What Do Crowds Really Want? Crowdfunding and Early Product Access
45 Pages Posted: 1 Nov 2015 Last revised: 3 Aug 2017
Date Written: March 1, 2017
In this study, we analyze one motive for funders to invest in crowdfunding campaigns, namely to obtain early access to innovative products. We find that early access to products (which we term as pre-order perk) increases the fraction of crowdfunding campaign goal amount raised and the likelihood of raising significantly more money than the campaign goal. This effect of pre-order perks on campaign fundraising success is greater when the pre-order product has greater technological novelty, which we proxy for using “connected devices.” Textual analysis suggests that funder comments for such products contain greater anticipation and positive sentiment. Further, the effect of pre-order perks on campaign fundraising success is greater for fixed funding type campaigns, wherein campaign teams are only able to access funds if they raise at least their stated campaign goal. We argue that such campaigns are chosen by entrepreneurs with products that are at a later stage of development. Consistent with this, we find that the likelihood of product delivery to funders is higher for fixed funding type campaigns. We also find that fixed funding campaigns have more factual statements in their campaign description whereas flexible funding campaigns have more uncertain and forward-looking (i.e., planning) statements. Overall, our results are consistent with individuals investing in crowdfunding campaigns as being at least partly motivated to obtain products that they may not be able to access in regular product markets.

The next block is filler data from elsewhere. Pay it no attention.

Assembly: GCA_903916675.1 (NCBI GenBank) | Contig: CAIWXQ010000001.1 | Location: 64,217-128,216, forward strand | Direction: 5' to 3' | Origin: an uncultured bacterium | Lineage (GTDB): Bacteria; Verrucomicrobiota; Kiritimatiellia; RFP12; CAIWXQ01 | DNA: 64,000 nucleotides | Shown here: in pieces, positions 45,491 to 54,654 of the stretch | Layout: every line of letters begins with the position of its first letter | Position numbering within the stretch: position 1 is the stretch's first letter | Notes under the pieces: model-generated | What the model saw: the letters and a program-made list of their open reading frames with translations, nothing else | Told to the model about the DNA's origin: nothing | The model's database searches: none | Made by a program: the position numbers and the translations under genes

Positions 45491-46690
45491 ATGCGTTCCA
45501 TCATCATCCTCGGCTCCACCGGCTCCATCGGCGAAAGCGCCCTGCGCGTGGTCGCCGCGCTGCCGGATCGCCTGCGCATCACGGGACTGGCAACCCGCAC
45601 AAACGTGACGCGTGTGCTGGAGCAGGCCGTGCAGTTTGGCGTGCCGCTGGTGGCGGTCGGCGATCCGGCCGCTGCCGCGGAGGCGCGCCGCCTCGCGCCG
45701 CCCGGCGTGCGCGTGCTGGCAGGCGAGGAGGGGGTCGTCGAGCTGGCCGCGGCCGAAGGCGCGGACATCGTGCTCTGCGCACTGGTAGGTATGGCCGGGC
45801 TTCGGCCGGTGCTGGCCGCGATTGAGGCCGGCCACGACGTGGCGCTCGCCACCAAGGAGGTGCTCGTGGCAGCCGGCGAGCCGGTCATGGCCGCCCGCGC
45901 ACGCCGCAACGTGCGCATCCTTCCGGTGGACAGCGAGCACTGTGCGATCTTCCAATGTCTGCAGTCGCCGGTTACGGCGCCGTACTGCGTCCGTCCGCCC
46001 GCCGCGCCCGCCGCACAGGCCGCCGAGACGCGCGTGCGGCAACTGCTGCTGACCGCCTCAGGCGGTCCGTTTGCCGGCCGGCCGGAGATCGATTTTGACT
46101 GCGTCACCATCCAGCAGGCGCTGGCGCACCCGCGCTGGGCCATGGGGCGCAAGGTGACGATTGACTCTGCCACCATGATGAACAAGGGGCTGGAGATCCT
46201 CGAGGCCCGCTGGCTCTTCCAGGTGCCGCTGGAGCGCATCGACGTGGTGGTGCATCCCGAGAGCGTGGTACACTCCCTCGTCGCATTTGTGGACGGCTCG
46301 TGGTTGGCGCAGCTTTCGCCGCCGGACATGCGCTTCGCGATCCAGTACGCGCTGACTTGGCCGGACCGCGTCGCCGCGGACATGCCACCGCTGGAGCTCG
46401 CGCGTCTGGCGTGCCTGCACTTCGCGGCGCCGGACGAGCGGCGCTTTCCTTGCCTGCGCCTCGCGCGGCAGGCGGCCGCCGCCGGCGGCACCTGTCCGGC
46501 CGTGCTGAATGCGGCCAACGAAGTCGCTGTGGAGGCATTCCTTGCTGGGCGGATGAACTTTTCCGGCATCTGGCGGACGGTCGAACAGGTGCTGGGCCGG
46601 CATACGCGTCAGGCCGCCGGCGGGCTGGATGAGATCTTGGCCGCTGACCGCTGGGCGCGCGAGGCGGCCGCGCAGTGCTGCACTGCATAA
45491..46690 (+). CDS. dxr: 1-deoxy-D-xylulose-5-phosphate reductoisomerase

Keywords: Crowdfunding, Entrepreneurship, Entrepreneurial Finance
JEL Classification: M13
Suggested Citation: Suggested Citation